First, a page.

PewDiePie/YouTube

But in 2017, Kjellberg's antics cost him. A Wall Street Journal report found that nine of his videos, between August 2016 and February 2017, included "anti-Semitic jokes or Nazi imagery." One of those videos showed two men, paid by PewDiePie, holding up a sign reading "Death to All Jews."


YouTube

In the fallout from the WSJ report, Disney and YouTube both cut ties with Kjellberg. Disney owned Maker Studios, the creator network Kjellberg was affiliated with, and called his videos "inappropriate." YouTube killed the second season of its series "Scare PewDiePie," and removed Kjellberg from its preferred advertising program.

PewDiePie

Kjellberg later criticized YouTube for treating him unfairly by severing ties. He referred to the platform's reaction to Logan Paul's suicide forest controversy, after which YouTube still rolled out Paul's latest movie on its Premium subscription service. "Maybe it's because I joked about Jews and that's a more sensitive topic than showing a dead body," Kjellberg said in a video.


STRF/STAR MAX/IPx

After being dropped by Disney and YouTube, Kjellberg released a video calling the backlash against his behavior "an attack by the media to try and discredit me." He flipped off the camera, and invited the media to "try again motherf—er" to take him down.


YouTube

Not long after, Kjellberg announced he was turning to Twitch to launch weekly livestreams and a new series called "Best Club." The decision to stream on Twitch came as YouTube was dealing with its ad-pocalypse, which saw advertisers boycotting the platform because ads were appearing next to extremist content.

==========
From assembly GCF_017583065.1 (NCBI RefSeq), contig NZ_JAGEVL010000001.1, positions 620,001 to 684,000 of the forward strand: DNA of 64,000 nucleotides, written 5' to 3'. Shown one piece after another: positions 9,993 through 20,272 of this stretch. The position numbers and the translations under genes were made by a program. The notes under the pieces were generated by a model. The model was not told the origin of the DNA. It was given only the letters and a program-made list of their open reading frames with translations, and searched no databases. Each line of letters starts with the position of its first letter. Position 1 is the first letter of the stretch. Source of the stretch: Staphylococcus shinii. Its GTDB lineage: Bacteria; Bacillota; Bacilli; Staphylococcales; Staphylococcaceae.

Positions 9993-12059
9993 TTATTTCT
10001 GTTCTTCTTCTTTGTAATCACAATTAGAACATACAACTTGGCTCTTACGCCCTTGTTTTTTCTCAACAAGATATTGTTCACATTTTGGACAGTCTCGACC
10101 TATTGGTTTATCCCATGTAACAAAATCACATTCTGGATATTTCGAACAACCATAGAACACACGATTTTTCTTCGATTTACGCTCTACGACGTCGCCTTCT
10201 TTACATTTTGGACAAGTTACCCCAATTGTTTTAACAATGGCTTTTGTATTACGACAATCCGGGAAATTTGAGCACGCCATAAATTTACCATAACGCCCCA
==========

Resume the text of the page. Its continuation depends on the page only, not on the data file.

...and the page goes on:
Kjellberg in the first episode of "Best Club" on Twitch.

Twitch

Kjellberg's history of making Nazi jokes didn't age well, especially after the fatal 2017 white nationalist rally in Charlottesville. Kjellberg promised to stop making Nazi jokes, vowing he had "nothing to do with these people" and was alarmed he "actually got grouped in" with them.

YouTube/PewDiePie

Kjellberg then faced criticism after posting a meme on Twitter in 2018 that mocked Demi Lovato shortly after she was hospitalized for a reported drug overdose. The meme showed Lovato asking her mom for money to buy a burger, which she then uses to buy heroin. He deleted it after a few hours and apologized for being "insensitive."


Getty Images

Kjellberg announced earlier this year that he would start regularly livestreaming again, this time on the relatively unknown livestreaming platform DLive. The blockchain-based platform says it doesn't take a cut of the revenue generated from livestreams, unlike similar platforms like Twitch.

PewDiePie/YouTube

The Washington Post reported in August that YouTube was allowing its most popular creators — including PewDiePie — to have more flexibility with the platform's rules and moderation policies. YouTube denied the claims, and said it applies policies "consistently, regardless of who a creator is."


Roslan Rahman/AFP/Getty

Kjellberg got married on August 19 to Marzia, his girlfriend of nearly eight years. The two got married in London, and some of Kjellberg's YouTube pals were in attendance at the wedding.

Jessica Kobeissi via Marzia Kjellberg